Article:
The specview Java tool was conceived as a testbed for evaluating the use of Object Oriented programming techniques and the Java language to solve astronomical data analysis problems. Its first inception was as a 1-D spectrum visualization tool. However simple the initial requirements were, considerable effort was put into designing a comprehensive set of classes to describe spectral data and its properties. The goal was to produce a set of classes that would support the future upgrade to a full blown data analysis application with minimal recoding.
Usual OO practice mandates that one should strive for the highest degree of encapsulation. That is, an object should not expose its contents to the public, but rather should expose an interface that describes the object's capabilities, including e.g. the ability to create a screen depiction of itself. Thus in specview's case one should require that objects that store spectral data should be able to drawn themselves on screen. In other words, the simplest design would require graphics code that is buried inside these spectrum-holding objects.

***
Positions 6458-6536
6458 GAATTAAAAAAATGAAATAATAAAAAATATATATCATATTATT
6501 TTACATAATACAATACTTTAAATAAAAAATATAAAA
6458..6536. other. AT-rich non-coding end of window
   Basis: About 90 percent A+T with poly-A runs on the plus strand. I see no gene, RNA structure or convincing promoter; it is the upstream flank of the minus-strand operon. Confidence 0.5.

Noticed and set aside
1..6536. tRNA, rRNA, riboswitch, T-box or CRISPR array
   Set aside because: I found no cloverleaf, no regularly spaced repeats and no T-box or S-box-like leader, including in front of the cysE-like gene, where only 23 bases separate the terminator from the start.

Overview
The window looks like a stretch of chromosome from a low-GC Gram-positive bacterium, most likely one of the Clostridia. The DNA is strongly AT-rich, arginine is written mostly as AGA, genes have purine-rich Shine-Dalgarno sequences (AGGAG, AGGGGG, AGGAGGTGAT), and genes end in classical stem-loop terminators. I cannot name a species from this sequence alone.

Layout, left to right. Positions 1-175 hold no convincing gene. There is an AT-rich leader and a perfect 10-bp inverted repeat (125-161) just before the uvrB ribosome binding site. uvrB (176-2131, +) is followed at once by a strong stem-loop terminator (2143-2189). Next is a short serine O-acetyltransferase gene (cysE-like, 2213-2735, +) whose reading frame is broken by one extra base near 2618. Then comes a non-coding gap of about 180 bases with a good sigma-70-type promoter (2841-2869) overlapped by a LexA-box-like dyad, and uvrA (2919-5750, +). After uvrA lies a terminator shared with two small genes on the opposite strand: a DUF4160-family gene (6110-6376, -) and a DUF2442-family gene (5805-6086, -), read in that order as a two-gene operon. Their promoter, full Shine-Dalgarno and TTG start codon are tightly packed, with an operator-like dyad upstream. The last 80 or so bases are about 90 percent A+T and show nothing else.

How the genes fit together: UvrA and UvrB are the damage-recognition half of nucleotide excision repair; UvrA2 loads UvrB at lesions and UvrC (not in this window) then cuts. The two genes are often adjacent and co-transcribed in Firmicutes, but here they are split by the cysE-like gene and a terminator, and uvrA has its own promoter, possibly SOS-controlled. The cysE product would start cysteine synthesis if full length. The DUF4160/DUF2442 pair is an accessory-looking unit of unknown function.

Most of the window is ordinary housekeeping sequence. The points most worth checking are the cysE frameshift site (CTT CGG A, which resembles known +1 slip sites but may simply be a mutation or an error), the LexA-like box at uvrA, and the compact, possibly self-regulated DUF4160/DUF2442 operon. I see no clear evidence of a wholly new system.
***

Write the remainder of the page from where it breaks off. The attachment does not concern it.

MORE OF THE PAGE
On the other hand, another requirement of specview was that it should be able to handle spectral data from different instruments and wavelength regimes in a uniform way. That is, no matter where the data comes from, its screen depiction should be the same. Conversely, a single spectrum could have more than one simultaneous screen representation. This suggests that the graphics code should be independent of the particular details of the spectrum holding classes.